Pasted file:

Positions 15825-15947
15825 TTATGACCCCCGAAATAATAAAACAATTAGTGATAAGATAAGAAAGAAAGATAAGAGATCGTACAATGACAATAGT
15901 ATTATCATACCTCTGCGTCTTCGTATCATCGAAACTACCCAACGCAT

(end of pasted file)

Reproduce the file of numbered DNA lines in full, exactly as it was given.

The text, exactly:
Positions 15825-15947
15825 TTATGACCCCCGAAATAATAAAACAATTAGTGATAAGATAAGAAAGAAAGATAAGAGATCGTACAATGACAATAGT
15901 ATTATCATACCTCTGCGTCTTCGTATCATCGAAACTACCCAACGCAT